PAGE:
Every program should contain a contemporary piece

Les Illuminations

brittensum_2451119bBenjamin Britten (1913-76) was an English composer, conductor, and pianist; and one of the central figures of twentieth century music. The Illuminations, op. 18, is a song cycle by Benjamin Britten, first performed in 1940. It is composed for soprano or tenor soloist and string orchestra, and sets verse and prose poems written in 1872–73 by Arthur Rimbaud, part of his collection Les Illuminations. Britten began writing the cycle in Suffolk in March 1939 and completed it a few months later in the United States. It was the first of his song cycles to gain widespread popularity. The cycle was originally written for a soprano; Britten’s biographer David Matthews comments that the work is “so much more sensuous when sung by the soprano voice for which the songs were conceived.” Nevertheless the work can be, and more often is, sung by a tenor: Britten conducted the piece with Peter Pears as soloist within two years of the premiere. The first performance of the cycle was given on 30 January 1940 at the Aeolian Hall, London, by Sophie Wyss, to whom the cycle is dedicated. In the present performance of this rearly played piece the soprano voice of Sophie Klußmann was accompanied by the Budapest Festival Orchestra.

Let a piece of music show you the impact of climate change

United States, Alaska, Denali National Park, Mount McKinley, Glacier Creek valley

A piece of music has been produced using data collected from the different species of trees growing in Alaska. In a process known as data sonification, researchers recreated the changing landscape in song. Some species, such as the yellow cedar, are in decline due to climate change and this is brought out by the weakening of the piano part as the piece progresses. Each note on the piano represents a singel tree, while flutes represent the western hemlock, violin and viola the mountain hemlock, cello and bass the Sitka spruce and clarinet the shore pine. The piece begins in the north, where there is still snow and the cedars are able to grow, before proceeding southward. The data came from researcher Lauren Oakes. Nik Sawe, who was on the same doctoral programme, came up with the idea of transforming the data into music. He described the piece as a powerful tool for science communication. Yellow cedars can live up to 1,000 years old, but are dying in increasing numbers due to climate change.

Domenico Gaetano Maria Donizetti

gaetano_maria_donizetti– is one of the most important composers in the history of Italian opera. Donizetti was born in Bergamo in November 1797, the third and youngest son of a relatively impoverished couple who had very little money and absolutely no musical training. His success as a composer was made possible by a scholarship: in 1806, he began his studies at the Lezioni Caritatevoli School, where he received a thorough musical education. Although the amount of instrumental music Donizetti composed was by no means insignificant, he’s remembered today for his wealth of operas, which number well over 70 in total. Composed between 1816 and 1845, they include Lucia di Lammermoor and La Fille du Regiment, both of which remain huge hits in opera houses the world over. Donizetti divided his time between Italy and France, eventually settling in Paris in 1838. As well as being an acclaimed composer, Donizetti was also in demand as a conductor. It was he who conducted the very first performance of Rossini’s Stabat Mater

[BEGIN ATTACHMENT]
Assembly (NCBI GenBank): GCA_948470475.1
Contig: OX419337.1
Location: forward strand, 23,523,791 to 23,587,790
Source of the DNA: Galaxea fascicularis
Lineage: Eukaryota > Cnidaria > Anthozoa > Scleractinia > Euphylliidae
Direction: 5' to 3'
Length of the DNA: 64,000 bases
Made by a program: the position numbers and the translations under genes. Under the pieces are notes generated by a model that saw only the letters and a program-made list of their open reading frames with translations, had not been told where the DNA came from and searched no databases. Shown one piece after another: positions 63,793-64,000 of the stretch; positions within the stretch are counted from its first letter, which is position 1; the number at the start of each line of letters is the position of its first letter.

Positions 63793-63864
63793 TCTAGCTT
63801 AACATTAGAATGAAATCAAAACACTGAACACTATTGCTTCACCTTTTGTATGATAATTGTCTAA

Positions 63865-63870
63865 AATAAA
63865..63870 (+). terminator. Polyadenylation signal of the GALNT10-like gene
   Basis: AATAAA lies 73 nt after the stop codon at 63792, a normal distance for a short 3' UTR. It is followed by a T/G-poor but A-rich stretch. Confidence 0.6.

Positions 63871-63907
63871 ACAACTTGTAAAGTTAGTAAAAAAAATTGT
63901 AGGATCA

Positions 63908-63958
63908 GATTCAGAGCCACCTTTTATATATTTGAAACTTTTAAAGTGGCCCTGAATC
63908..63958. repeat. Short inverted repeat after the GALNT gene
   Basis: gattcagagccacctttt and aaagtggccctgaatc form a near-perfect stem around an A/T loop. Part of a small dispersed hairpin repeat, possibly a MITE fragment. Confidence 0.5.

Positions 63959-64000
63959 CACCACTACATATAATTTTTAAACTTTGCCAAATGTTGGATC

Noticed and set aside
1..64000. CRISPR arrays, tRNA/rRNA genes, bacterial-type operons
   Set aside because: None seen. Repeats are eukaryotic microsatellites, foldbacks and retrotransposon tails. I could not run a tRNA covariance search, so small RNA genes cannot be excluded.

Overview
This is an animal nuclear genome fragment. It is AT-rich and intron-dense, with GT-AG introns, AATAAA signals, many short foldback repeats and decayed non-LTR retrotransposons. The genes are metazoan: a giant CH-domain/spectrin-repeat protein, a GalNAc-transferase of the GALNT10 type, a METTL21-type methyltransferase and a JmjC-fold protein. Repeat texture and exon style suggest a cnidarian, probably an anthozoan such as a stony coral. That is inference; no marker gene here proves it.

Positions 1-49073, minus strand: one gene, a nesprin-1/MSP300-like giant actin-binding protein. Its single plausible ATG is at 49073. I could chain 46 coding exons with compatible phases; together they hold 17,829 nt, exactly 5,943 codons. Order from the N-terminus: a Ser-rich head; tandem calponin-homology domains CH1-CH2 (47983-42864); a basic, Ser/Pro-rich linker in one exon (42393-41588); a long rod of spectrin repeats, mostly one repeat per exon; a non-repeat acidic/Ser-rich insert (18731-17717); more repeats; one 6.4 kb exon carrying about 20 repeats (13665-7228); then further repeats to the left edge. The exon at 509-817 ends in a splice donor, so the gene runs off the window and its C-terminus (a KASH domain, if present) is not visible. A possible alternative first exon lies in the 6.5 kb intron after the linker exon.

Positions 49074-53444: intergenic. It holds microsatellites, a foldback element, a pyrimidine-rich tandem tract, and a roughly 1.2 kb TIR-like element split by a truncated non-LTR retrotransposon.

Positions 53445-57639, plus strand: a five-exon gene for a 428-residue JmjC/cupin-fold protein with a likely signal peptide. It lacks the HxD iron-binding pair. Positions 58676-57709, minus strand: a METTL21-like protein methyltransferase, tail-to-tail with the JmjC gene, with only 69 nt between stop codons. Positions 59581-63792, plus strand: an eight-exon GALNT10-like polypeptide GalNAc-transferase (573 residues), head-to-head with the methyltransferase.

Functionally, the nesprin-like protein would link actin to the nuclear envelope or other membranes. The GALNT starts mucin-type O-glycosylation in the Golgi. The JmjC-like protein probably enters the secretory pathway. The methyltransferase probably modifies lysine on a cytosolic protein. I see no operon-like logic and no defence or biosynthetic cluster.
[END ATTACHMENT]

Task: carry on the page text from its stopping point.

François Couperin was born on 10 November 1668 in Paris

francois-couperin-grangerFrançois Couperin was a French Baroque composer, organist and harpsichordist. Couperin introduced Corelli’s trio sonata form to France. In which he blended the Italian and French styles of music in a set of pieces which he called Les goûts réunis (“Styles Reunited”). His most famous book, L’art de toucher le clavecin “The Art of Harpsichord Playing” published in 1716, contains suggestions for fingerings, touch, ornamentation and other features of keyboard technique. Couperin’s four volumes of harpsichord music, published in Paris in 1713, 1717, 1722, and 1730, contain over 230 individual pieces, which can be played on solo harpsichord or performed as small chamber works. These pieces were not grouped into suites, as was the common practice, but ordres, which were Couperin’s own version of suites containing traditional dances as well as descriptive pieces. The first and last pieces in an ordre were of the same tonality, but the middle pieces could be in other closely related tonalities. These volumes were loved by Johann Sebastian Bach and, much later, Richard Strauss, as well as Maurice Ravel who memorialized their composer with Le tombeau de Couperin (Couperin’s Memorial).